Many of the Jewish people who converted to Christianity during the early years of the church had a deep understanding of the Old Testament. This open letter was written to reassure them in their faith in Christ, and remind them, based on many Old Testament references they would easily understand, how the Jewish religion fit into God’s plan for the Messiah.

6. Letters by various individuals to first-century churches (James, 1 and 2 Peter, 1, 2, and 3 John, Jude)

Like Paul’s letters to various churches, these letters (written by the authors after whom they are named) enjoyed wide circulation among first-century believers. Since they didn’t have the Internet or the printing press, the letters were hand copied and passed from church to church to provide centuries of encouragement and instruction for Christians.

7. Book of prophecy (Revelation)

This is often the first book people turn to when they start reading the New Testament, but the numerous conflicting opinions on its interpretation can make it the most confusing. It contains a prophetic revelation to seven churches of the first century, with many appropriate lessons for our churches today. The book goes on to give us a great picture of the place He has prepared for the righteous after judgment, and develops the theme of how God’s forces will be victorious over evil in the end.
For the rest of your life, remember that men and women have added “helpful comments” to just about every edition of the Bible that has been printed. All of them, including the words in this introduction to the Bible, are written by fallible people! Never assume to be true what a church, book, preacher, pastor, friend, or teacher tells you about the Bible without finding out for yourself if it’s true. This rule should keep you searching the Bible for the rest of your life, because there is no end of people willing to tell you what they THINK about it. Instead, find out what it really says!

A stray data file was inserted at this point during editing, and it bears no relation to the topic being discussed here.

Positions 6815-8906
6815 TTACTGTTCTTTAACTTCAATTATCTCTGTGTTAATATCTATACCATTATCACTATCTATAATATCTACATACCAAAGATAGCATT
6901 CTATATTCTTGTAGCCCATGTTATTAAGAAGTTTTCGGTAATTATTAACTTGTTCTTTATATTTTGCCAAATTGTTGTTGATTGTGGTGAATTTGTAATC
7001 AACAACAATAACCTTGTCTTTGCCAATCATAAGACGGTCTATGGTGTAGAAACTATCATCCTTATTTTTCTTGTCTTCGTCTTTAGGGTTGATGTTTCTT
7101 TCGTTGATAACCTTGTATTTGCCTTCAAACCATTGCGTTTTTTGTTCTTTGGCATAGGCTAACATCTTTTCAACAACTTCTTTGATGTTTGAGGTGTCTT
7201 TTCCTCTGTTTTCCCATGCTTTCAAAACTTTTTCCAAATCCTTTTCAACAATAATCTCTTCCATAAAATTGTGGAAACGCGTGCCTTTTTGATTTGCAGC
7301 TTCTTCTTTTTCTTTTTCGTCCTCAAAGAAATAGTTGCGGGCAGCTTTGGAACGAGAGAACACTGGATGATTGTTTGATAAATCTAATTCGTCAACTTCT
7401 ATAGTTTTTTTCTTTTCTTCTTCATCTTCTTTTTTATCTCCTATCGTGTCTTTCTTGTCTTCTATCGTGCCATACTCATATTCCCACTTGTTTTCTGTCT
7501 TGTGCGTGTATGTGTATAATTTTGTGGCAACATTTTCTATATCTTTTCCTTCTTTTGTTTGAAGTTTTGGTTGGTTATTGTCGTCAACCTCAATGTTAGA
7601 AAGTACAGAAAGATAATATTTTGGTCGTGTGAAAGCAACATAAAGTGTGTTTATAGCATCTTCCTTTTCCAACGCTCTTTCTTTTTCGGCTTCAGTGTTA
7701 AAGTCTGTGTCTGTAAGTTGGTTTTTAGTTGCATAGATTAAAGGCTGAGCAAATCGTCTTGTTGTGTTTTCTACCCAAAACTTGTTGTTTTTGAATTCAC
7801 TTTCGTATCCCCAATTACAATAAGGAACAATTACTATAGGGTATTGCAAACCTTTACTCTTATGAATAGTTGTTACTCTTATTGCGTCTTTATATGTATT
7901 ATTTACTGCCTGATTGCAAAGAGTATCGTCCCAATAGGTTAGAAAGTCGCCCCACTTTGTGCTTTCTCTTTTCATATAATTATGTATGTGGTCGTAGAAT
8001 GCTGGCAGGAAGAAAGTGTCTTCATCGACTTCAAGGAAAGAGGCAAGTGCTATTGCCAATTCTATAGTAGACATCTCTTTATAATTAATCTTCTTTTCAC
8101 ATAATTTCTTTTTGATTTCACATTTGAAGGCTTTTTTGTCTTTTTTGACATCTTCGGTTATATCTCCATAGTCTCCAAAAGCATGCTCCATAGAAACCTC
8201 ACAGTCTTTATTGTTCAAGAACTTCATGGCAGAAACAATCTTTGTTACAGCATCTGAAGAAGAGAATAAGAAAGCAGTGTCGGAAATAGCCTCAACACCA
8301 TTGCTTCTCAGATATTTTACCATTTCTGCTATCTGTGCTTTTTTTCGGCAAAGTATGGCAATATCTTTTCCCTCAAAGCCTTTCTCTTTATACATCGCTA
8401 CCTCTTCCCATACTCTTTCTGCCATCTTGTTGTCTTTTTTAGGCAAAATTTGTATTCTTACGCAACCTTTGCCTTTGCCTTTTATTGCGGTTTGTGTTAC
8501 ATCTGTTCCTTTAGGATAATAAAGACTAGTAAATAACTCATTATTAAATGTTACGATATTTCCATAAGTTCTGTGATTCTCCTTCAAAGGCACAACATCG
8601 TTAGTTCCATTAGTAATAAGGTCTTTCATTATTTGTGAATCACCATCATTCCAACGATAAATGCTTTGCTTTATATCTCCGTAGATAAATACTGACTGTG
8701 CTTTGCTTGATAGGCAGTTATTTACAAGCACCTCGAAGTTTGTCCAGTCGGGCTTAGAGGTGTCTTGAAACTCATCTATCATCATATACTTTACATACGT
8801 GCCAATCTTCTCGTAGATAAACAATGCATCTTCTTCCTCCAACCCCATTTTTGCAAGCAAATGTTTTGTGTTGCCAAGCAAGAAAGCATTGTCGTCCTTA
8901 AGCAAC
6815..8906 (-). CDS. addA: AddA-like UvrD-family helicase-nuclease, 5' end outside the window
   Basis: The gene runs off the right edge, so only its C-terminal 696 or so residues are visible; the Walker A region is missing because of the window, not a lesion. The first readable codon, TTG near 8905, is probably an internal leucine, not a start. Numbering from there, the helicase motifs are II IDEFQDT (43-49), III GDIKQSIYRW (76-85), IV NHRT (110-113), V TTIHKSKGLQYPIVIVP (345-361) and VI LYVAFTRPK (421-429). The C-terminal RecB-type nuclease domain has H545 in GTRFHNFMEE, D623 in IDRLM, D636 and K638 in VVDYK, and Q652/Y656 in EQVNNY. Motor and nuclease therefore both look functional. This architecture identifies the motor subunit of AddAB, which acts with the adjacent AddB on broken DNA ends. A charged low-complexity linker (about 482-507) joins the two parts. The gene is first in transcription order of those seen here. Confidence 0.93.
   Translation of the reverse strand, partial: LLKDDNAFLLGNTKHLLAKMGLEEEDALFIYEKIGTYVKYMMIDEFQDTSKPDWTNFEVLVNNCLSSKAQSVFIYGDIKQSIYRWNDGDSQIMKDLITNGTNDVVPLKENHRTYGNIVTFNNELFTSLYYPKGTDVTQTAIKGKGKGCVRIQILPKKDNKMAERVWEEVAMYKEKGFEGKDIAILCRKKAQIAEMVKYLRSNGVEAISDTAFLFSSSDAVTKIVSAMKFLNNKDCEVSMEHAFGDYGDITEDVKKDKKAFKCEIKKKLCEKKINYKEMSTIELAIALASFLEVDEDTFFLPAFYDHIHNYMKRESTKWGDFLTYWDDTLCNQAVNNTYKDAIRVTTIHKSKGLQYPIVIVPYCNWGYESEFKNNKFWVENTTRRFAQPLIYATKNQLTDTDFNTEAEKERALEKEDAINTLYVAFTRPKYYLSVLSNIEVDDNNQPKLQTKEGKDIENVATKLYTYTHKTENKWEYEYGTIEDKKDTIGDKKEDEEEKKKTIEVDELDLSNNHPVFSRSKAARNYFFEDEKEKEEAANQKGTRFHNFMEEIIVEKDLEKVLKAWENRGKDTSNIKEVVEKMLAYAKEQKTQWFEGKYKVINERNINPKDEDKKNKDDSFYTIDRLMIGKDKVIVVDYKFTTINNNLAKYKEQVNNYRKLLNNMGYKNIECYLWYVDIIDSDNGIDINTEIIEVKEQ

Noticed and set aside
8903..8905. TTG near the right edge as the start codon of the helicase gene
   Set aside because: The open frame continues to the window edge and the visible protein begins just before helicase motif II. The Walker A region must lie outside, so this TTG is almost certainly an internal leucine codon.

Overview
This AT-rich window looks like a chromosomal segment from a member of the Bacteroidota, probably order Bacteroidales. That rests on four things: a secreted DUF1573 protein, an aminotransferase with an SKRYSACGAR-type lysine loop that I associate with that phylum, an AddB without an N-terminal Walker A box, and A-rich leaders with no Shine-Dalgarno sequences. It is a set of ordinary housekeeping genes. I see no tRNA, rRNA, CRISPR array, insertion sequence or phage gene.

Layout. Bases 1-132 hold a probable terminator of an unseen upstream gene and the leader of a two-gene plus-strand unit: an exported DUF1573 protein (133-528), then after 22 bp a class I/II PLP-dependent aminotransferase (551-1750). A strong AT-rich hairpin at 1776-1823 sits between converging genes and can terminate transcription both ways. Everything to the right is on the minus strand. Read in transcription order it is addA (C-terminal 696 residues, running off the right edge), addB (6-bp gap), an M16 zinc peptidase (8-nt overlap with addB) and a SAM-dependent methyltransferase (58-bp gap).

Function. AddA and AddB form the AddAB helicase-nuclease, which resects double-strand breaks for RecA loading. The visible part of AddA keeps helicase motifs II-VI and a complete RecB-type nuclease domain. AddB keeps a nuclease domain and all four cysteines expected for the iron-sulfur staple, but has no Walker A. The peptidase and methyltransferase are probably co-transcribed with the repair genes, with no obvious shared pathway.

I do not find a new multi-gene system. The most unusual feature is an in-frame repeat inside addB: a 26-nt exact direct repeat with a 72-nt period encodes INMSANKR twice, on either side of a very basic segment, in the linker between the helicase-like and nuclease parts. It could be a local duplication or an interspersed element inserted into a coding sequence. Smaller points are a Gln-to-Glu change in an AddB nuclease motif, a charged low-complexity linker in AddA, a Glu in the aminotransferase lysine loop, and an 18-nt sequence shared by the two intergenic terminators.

Enjoy the journey of discovering God and the true story of Jesus Christ. Remember, it's not so much about the Bible itself—that can become an idol, just as any church can become an idol when it stands in the place of God. No, it's about the Jesus the Bible tells us about.

This is what Jesus told the Pharisees:
John 5: 39 - You study the Scriptures diligently because you think that in them you have eternal life. These are the very Scriptures that testify about me, yet you refuse to come to me to have life. “I do not accept glory from human beings, but I know you. I know that you do not have the love of God in your hearts."

Friday, September 30, 2016

Why won't Stanton confess its own public sins?

Stanton teaches that private sins require private confessions, and public sins require public ones. Thus, if a person runs a red light, they are in public and must confess that sin publicly before God will forgive them. This is, of course, completely foreign to the scriptures, but that is what Stanton teaches.

But what about sins committed by the church body as a whole? It turns out that the whole idea of enforced unity through May Week is a two-edged sword for Stanton. If their unity is so commendable on good things, when they're wrong, isn't it a liability? Isn't that a collective sin that can bring the whole ship down? You can't have it both ways.